This gap in the banking industry reflects the bifurcated rebound in the United States from the pandemic.

The stock market has largely recovered from the crisis and companies are raising record sums of money in capital markets. But the real economy is still in crisis. Millions of Americans are out of work, countless small businesses are on the verge of collapse and corporate bankruptcies are mounting.

“Time is the killer in this. The longer this pandemic goes on, the worse it gets,” said Chris Marinac, a banking analyst and director of research at Janney Montgomery Scott.

Bad-loan war chest boosted by another $31 billion

Big banks are planning for the worst by ramping up cushions against bad loans.
JPMorgan (JPM), Bank of America, Wells Fargo, Citi (C), PNC and US Bancorp (USB) set aside a combined $31.1 billion in additional loan-loss reserves during the second quarter. Although prudent, those moves sharply dented profits and reflect a sense that more trouble in the real economy is coming.

“Bankruptcies continue to rise. There is continued stress in the labor market. This is not going to be over anytime soon,” said Constance Hunter, chief economist at KPMG.

Bank of America (BAC), for instance, set aside another $4 billion to guard against loans that go bad because of the “weaker economic outlook related to COVID-19.” Those credit losses drove a 52% plunge in Bank of America’s profit.
PNC (PNC) ramped up its loan loss reserves by $2.5 billion, causing the super-regional bank to post a loss based on continuing operations.

“We’re still in the middle of the storm. Banks are focused on getting ahead of it,” said Marinac.

Low rates mean weak profits

But it’s not just the mounting loan loss reserves dinging banks.

They’re are also getting squeezed by the extremely low interest rates imposed by the Federal Reserve to soften the blow from the pandemic. Banks make much of their money on the difference between interest charged on loans and interest paid on deposits. Near-zero rates crush that gap, known as net interest income.

That key metric of bank profitability fell 4% quarter-over-quarter at JPMorgan and 11% at Bank of America.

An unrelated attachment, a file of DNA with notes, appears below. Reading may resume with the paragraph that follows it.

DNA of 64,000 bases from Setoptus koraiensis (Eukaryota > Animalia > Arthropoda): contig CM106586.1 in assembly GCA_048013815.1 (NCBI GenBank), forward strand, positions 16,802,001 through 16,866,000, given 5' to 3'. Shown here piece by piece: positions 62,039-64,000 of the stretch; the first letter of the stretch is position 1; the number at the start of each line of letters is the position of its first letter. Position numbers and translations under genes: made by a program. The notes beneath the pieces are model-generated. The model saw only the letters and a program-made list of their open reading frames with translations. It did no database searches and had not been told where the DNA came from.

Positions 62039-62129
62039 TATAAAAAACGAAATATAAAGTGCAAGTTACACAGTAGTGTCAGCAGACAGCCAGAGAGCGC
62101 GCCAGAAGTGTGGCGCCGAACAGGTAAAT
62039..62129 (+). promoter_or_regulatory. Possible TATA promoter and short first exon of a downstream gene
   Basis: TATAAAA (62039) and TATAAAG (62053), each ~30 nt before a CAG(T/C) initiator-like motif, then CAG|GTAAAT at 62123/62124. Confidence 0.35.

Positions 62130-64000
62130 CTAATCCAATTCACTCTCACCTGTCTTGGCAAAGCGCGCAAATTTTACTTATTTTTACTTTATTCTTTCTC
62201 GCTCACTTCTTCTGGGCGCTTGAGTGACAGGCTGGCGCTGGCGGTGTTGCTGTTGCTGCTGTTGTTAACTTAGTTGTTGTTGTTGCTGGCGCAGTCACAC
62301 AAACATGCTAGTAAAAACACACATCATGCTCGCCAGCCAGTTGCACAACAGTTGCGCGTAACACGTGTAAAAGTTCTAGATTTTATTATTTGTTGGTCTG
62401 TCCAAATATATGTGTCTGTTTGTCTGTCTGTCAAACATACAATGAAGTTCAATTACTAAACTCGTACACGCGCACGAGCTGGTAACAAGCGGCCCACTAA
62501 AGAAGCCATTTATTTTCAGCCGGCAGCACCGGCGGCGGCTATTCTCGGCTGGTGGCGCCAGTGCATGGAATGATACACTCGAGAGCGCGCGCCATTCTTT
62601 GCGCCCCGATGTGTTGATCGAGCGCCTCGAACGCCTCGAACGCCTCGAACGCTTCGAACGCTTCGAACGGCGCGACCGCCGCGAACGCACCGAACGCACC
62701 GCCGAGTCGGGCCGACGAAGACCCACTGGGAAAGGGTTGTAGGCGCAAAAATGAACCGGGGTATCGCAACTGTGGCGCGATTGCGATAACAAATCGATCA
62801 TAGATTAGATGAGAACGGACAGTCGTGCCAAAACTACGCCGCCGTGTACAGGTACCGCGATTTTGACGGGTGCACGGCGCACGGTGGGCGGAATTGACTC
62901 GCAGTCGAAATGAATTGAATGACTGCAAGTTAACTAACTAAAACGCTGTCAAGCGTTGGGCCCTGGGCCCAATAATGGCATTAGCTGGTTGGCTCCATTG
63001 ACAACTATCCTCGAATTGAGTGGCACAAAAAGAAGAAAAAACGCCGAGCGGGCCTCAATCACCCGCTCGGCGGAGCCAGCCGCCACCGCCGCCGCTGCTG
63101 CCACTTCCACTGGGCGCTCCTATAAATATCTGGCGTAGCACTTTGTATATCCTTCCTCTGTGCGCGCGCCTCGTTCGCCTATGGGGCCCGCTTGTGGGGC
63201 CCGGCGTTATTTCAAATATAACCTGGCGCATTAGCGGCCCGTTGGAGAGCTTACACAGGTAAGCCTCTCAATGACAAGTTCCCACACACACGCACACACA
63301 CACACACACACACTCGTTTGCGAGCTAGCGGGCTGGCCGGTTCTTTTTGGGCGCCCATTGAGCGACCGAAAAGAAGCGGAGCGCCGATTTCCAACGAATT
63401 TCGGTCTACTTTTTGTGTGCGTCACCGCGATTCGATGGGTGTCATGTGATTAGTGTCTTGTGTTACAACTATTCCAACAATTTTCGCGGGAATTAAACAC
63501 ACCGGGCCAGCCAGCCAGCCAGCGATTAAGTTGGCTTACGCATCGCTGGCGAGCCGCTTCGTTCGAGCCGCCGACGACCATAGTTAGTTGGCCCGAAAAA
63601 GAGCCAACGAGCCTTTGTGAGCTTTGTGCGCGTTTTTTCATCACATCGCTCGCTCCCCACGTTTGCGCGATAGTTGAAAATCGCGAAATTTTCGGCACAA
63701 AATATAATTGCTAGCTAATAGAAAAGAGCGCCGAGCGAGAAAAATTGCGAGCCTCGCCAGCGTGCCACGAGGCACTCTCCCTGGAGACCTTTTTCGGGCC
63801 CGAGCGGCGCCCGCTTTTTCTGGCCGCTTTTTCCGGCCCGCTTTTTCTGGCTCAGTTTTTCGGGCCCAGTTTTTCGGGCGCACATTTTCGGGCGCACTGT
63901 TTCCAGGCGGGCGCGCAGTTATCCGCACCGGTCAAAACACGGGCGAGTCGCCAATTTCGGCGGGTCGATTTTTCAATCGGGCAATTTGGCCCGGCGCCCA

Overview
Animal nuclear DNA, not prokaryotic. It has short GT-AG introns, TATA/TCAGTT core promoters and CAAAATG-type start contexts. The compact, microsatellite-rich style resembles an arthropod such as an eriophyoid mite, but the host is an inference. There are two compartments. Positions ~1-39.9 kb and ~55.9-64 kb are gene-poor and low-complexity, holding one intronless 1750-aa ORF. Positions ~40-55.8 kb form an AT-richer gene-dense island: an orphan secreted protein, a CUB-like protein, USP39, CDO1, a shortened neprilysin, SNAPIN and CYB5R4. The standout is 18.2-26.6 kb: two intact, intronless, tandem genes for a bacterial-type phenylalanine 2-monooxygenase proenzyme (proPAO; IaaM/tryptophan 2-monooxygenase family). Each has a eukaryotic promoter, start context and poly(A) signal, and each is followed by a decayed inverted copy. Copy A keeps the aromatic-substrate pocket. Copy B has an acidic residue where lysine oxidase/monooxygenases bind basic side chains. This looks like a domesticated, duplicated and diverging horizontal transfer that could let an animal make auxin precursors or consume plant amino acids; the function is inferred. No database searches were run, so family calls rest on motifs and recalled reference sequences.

Wells Fargo’s (WFC) net interest income tumbled 13% because the bank is still under Fed sanctions for its countless consumer abuses. Those Fed penalties cap the size of Wells Fargo’s balance sheet, making it impossible for the bank to offset pressure from low rates by lending more.

Buy analysts are confident the big banks can weather the storm, for now at least. That’s because they were forced after the Great Recession to bulk up on loss-absorbing capital for the next crisis.

And one bright spot in the Main Street business is housing, which is being boosted by record-low mortgage rates and a desire by many city dwellers to head for the suburbs.

For instance, US Bancorp’s mortgage banking revenue more than tripled during the second quarter from the year before.

Gangbusters quarter for Wall Street banks

While banks’ Main Street businesses mostly stumble, the Wall Street side of the industry is cruising.

Morgan Stanley’s revenue jumped 30% during the second quarter to a record $13.4 billion. Goldman Sachs grew revenue by 41%, the second-best quarterly haul in the bank’s history.

Both companies are thriving on a surge of trading activity.

Morgan Stanley’s sales and trading revenue surged 68% from a year ago on “elevated client activity.” Fixed-income trading revenue nearly tripled to $3 billion thanks to “robust global capital markets activity.”

Likewise, Goldman’s fixed-income trading revenue hit a nine-year high, while its equities unit brought in the most revenue in 11 years.

“There was a lot of volatility — and that’s good for business,” said Marinac.

It’s not just that people were trading more.

The Fed’s emergency actions, including its unprecedented promise to buy junk bonds and other corporate debt, flung capital markets wide open after they essentially shut down in March. US companies raised nearly $190 billion through stock sales during the second quarter — more than ever before, according to Dealogic.
That kind of dealmaking is music to the ears of Wall Street banks, which get paid to underwrite IPOs and other stock and bond sales. Goldman Sachs (GS) reported record revenue for underwriting both debt and stock sales.
Of course, the strong capital markets didn’t only benefit Goldman and Morgan Stanley (MS). They helped to cushion the credit losses for the more diversified big banks. For instance, JPMorgan’s corporate and investment bank reported an 85% profit leap on record revenue. Its trading business also grew sharply, with a 99% spike in fixed-income trading revenue. Without booming markets, JPMorgan’s profits would have tumbled much further.

Yet analysts — and even bankers themselves — warn that the roaring investment banking revenue is unsustainable. Eventually, these trends will flatten out.

Wall Street CEOs aren’t banking on V-shaped recovery

Bank executives, in stark contrast to the euphoria on Wall Street, struck a decidedly cautious tone this week.

Jennifer Piepszak, JPMorgan’s chief financial officer, said the bank is prepared for double-digit unemployment through the first half of next year. The Fed, on the other hand, has been projecting that unemployment would get down to 9.3% by the fourth quarter of this year.

“You’re going to have a much murkier economic environment going forward than you had in May and June,” JPMorgan CEO Jamie Dimon said. “We are prepared for the worst case. We simply don’t know. I don’t think anyone knows.”

Wells Fargo boss Charlie Scharf simply said, “The economic recovery will not be smooth.”

All of this suggests the road ahead will be challenging for big banks. Until the real economy gets back on its feet, banks will struggle.

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